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Difference Between Data Breach and Security Breach

Every now and then, we hear in the news and read articles about systems being compromised in one or multiple organizations and the data of millions of people being exposed. In fact, data breaches have become so frequent that we woke up to hearing about one almost every day. Well, there has been a steady rise in the number of data breaches in the United States since 2011; 614 data breaches have been reported in 2013 alone, followed by over 1,000 reports in 2016, and the number keeps increasing. We tend to think of a security breach as a result of a cyber crime, but it’s more than what meets the eye. So, what exactly are data breaches? And are they similar in nature to security breaches? Let’s find out.

What is Data Breach?

When you Google search the term “data breach”, you’ll come across over a million of search results, many with conflicting definitions of what exactly a data breach is. A data breach, in general, is a confirmed security incident which involves intentional or unintentional access, disclosure, or destruction of private or confidential information by a malicious third party. Organizations experience a significant number of events almost every single day, a subset of those events classify as security incidents and a subset of those security incidents can be classified as breaches.

Information privacy plays an important role in today’s modern-age society. But, it also becomes an issue of growing public concern. Big companies and organizations, and even governments collect and generate tons of sensitive information every day, which is often a byproduct of their day-to-day operations. Data breaches involve exposure of such information which often includes private data such as social security numbers, credit card numbers, healthcare history, as well as corporate data. So, if anyone who is not authorized to view or access such data gets their hands on the data, the organization or the company said to have a data breach.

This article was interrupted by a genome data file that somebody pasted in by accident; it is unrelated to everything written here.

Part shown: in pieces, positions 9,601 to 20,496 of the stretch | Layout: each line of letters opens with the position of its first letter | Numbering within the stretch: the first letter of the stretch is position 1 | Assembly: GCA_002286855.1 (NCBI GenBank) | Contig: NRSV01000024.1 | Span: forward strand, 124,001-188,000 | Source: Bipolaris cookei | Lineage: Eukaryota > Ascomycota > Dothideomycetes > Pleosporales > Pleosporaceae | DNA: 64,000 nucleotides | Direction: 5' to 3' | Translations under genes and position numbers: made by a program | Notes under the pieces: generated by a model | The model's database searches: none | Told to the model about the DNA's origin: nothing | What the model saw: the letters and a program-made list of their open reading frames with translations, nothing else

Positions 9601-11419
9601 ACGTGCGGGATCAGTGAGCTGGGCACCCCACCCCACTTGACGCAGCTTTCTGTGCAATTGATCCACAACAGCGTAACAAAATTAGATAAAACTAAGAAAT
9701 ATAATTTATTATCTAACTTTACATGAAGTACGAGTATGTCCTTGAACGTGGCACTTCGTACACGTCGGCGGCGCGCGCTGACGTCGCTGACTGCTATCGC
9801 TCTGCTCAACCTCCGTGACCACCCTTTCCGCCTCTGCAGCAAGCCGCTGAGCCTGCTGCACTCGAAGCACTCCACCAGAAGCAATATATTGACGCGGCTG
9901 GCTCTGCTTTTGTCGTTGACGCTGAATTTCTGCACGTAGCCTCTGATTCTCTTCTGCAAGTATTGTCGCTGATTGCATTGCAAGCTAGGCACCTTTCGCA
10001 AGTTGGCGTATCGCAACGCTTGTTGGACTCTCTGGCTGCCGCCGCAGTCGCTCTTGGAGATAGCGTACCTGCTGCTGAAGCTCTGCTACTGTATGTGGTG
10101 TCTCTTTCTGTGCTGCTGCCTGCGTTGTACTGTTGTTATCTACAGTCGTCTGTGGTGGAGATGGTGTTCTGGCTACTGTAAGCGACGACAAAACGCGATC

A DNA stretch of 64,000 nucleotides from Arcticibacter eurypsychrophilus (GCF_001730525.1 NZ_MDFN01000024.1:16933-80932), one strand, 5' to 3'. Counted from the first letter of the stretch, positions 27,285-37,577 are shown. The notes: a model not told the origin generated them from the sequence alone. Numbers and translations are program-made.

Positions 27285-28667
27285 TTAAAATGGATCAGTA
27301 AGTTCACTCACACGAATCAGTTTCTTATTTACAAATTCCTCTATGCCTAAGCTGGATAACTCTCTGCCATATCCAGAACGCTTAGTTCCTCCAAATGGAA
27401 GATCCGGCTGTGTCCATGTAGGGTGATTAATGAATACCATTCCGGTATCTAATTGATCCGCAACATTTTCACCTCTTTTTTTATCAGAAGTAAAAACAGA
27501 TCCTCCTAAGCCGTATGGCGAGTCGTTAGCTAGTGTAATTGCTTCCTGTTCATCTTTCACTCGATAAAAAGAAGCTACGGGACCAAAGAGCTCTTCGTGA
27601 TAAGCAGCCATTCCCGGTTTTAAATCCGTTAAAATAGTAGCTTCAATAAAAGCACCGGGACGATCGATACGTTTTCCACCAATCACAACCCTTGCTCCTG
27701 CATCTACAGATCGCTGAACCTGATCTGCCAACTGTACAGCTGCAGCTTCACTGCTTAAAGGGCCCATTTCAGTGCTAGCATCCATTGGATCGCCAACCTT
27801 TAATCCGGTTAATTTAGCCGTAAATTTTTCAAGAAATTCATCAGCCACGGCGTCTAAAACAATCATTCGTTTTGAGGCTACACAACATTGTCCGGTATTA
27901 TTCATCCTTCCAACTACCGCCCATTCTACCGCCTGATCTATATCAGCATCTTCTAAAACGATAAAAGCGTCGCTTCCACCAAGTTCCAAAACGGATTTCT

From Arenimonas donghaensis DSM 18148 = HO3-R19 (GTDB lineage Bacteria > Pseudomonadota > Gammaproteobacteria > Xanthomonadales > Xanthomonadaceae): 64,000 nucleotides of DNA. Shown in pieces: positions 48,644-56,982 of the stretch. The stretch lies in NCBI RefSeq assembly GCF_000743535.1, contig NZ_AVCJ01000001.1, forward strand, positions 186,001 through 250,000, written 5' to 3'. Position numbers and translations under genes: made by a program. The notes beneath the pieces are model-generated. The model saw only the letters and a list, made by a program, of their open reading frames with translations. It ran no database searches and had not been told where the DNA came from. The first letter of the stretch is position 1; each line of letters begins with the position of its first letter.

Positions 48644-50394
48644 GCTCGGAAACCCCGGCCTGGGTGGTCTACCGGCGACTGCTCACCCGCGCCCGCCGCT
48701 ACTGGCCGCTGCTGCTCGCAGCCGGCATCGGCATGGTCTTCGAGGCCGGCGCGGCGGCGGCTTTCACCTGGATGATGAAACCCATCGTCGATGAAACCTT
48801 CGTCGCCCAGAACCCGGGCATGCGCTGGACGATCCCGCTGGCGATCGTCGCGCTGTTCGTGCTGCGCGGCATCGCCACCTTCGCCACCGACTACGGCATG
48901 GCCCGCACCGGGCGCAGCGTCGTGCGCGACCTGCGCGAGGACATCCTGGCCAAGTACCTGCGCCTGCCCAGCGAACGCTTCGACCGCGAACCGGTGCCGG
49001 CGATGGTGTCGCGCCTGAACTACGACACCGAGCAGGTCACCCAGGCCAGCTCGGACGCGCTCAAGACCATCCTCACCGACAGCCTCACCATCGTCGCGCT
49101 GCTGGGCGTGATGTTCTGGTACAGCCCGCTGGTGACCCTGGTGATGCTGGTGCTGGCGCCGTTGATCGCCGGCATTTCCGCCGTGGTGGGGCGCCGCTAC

What is Security Breach?

A security incident (or security breach) is an event related to a system, network or individual that involves altering the target’s state by any means possible, whether it’s a violation of an organization’s security, privacy and regulatory policies or exposure of their confidential data. A security breach refers to any unauthorized access to a system, network or devices, which might result in the system being compromised or information being exposed without authorization. Typically, a security breach is any security incident that involves a malicious third party or a professional hacker being able to access a system or a security mechanism they are not authorized to access.

Technically, a security breach is not the same as a data breach. All data breaches are essentially security breaches, but not all security breaches can be classified as data breaches. A data breach refers to unauthorized access to confidential data, while a security breach is an all-encompassing term that involves all kinds of security incidents, including data breaches. But, security breaches can cost organizations a huge deal of money and credibility. Organizations face such incidents on any given day and it’s actually shocking that the number of security incidents that actually get reported is just a small fraction of what actually occurs.